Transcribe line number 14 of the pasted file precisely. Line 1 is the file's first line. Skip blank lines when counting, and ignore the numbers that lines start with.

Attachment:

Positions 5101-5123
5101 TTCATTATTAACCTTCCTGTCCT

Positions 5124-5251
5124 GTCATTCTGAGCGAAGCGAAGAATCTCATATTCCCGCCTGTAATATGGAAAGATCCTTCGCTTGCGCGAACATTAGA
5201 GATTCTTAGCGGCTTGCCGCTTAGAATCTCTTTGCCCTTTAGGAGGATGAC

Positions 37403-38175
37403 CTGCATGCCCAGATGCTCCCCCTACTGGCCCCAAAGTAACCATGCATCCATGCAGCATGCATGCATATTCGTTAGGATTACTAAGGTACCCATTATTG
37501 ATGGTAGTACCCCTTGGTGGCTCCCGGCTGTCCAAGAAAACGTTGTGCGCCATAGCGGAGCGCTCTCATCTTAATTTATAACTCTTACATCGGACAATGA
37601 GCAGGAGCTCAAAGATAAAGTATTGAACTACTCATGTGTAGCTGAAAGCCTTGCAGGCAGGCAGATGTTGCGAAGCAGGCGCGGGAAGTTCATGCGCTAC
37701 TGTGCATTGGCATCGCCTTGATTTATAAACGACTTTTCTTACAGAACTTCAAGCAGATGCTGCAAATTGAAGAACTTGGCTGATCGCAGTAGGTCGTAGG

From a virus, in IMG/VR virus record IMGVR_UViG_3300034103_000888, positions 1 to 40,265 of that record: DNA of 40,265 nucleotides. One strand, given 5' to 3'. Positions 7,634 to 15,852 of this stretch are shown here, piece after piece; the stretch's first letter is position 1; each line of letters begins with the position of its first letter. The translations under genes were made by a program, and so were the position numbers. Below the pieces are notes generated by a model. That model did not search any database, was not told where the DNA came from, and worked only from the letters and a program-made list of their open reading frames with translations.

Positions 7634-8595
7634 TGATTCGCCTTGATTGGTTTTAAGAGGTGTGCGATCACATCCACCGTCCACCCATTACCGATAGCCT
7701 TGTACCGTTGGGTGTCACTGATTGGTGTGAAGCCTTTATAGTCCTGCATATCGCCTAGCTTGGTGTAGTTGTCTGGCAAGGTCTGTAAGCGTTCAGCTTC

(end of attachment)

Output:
7701 TGTACCGTTGGGTGTCACTGATTGGTGTGAAGCCTTTATAGTCCTGCATATCGCCTAGCTTGGTGTAGTTGTCTGGCAAGGTCTGTAAGCGTTCAGCTTC